Calling the shots: Celebrity single mom Candy Pangilinan
(Fourth of a series)
It has become one of my many roles,” said comedienne and book author Candy Pangilinan of being a spokesperson for people with autism. “I’ve come to accept this since [the time] I made the condition of my child public.”
Candy’s son, Quentin, now 14, has been diagnosed with autism.
In 2017, she published the book “Mommy Dear: Our Special Love,” which talks about her journey toward acceptance of her son’s condition, and how she overcame her fears.
“It helped that I came out with the book. There were times in the past when parents would come up to me and ask me all sorts of questions,” Candy said. “It’s funny, because some even wanted me to look at their kids and come up with a diagnosis!”
Now, she gets invitations to speak in conferences on autism, on dealing with special children and even persons with disability. “I even got invited to talk at a graduation ceremony,” she said, laughing.
As if being a parent to a child with a special condition isn’t hard enough, try doing it all on your own, Candy pointed out. “Being a single parent makes it doubly difficult. You need to be more focused in all aspects—emotionally, psychologically and financially. I needed to be a super woman to be able to pull this off.”
The actress, however, added that, like her other roles, she eventually got used to it. “I think all parents are like that, whether single or with a partner. Parenting eventually grows in you, and it eventually becomes your way of life.”
“It’s difficult to be a single parent because you have to stand as both father and mother,” she explained. “You don’t have a partner to confide in. You have to admit that you also get sad and lonely sometimes.”
Being a celebrity is another role that Candy takes seriously. “You need to be doubly strong because people look up to you. There are single parents who try to get inspiration and strength from you,” she stressed. “It’s a full-time thing. When you’re tired, you can’t go out looking tired.”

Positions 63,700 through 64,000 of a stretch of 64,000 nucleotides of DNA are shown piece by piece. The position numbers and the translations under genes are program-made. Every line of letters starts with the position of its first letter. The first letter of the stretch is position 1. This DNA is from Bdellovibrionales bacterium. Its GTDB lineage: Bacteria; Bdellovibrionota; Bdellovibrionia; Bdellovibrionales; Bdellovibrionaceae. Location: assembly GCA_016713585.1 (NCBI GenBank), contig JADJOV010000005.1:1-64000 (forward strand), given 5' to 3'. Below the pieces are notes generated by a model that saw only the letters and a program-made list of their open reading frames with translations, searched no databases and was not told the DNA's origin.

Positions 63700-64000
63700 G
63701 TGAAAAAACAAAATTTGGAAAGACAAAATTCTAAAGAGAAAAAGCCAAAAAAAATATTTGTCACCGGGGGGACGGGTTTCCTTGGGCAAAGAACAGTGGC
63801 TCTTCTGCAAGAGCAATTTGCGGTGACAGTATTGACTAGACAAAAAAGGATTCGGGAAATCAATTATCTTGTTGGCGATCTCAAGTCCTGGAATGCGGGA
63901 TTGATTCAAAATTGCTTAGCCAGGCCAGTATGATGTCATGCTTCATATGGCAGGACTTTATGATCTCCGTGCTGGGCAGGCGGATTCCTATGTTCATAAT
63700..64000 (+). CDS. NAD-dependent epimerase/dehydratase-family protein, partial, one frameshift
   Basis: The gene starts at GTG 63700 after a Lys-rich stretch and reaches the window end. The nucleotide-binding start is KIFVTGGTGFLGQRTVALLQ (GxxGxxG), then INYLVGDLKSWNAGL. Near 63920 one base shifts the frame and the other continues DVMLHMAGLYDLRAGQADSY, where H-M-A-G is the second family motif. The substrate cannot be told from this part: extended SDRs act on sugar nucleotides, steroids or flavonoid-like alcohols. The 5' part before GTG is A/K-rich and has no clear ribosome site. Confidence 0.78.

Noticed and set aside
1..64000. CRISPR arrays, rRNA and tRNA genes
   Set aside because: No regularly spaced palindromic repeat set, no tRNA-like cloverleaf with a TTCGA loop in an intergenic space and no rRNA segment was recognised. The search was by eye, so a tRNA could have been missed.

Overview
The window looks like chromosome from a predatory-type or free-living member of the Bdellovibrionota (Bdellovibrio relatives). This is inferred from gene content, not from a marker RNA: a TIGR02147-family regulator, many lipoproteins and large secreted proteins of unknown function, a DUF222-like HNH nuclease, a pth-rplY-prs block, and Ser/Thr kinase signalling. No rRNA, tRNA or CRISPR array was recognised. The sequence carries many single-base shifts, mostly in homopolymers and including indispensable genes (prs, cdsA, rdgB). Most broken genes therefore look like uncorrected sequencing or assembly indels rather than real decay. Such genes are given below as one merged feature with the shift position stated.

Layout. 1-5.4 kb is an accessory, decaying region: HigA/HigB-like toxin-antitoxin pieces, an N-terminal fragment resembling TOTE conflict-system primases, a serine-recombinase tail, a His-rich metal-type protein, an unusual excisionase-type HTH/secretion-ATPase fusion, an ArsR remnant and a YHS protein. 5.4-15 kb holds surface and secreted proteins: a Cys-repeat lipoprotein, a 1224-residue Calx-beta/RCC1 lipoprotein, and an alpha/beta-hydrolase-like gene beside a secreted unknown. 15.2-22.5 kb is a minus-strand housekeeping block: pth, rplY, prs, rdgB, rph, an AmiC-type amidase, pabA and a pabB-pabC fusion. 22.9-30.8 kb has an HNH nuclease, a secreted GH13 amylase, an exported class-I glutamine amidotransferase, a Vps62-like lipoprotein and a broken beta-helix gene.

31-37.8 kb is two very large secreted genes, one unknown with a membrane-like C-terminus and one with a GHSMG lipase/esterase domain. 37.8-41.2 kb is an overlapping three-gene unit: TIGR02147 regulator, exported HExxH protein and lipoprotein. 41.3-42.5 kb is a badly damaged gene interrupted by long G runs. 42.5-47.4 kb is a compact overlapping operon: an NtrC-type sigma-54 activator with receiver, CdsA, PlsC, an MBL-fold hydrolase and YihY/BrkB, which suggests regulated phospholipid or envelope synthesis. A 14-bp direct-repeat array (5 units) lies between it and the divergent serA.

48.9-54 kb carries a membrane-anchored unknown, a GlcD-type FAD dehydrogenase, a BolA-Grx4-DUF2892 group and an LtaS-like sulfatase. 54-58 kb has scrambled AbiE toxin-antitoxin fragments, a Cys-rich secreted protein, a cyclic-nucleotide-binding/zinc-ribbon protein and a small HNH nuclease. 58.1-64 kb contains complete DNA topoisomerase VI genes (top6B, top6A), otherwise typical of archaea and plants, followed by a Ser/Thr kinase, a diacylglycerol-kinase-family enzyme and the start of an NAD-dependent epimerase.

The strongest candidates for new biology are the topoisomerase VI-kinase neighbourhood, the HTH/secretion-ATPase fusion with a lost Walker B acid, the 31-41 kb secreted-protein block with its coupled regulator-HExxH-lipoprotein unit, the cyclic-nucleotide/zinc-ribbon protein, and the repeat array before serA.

Asked for her advice to women having second thoughts about breaking away from problematic relationships out of fear of raising their children on their own, Candy said: “I still believe that it takes two to tango. You can’t keep on blaming your partner for all the miserable things happening in your marriage. You also have to take into consideration that you might be at fault, too,” she pointed out.
“If you’ve tried counseling; and if you feel that you’re the only one in the relationship interested in making it work, then it’s time to pack up. There’s nothing you can do about it anymore,” she added. “There should always be that sense of responsibility, commitment and accountability in the relationship for you and your family to grow.”
For Candy, the fear of being alone should not outweigh the fact that “you no longer have peace of mind. You’re better off being single so you can focus on your child’s needs, instead of being depressed all the time because your partner often fails to meet your expectations; or you’ve fallen out of love.”
She then encouraged other moms to “seek child support—it is the child’s right to get something from the father. Aside from that, work on healing yourself. You have to be able to love yourself again, and forgive yourself. If you can take care of yourself, you can very well take care of your kids.”
(Next: Aiko Melendez)
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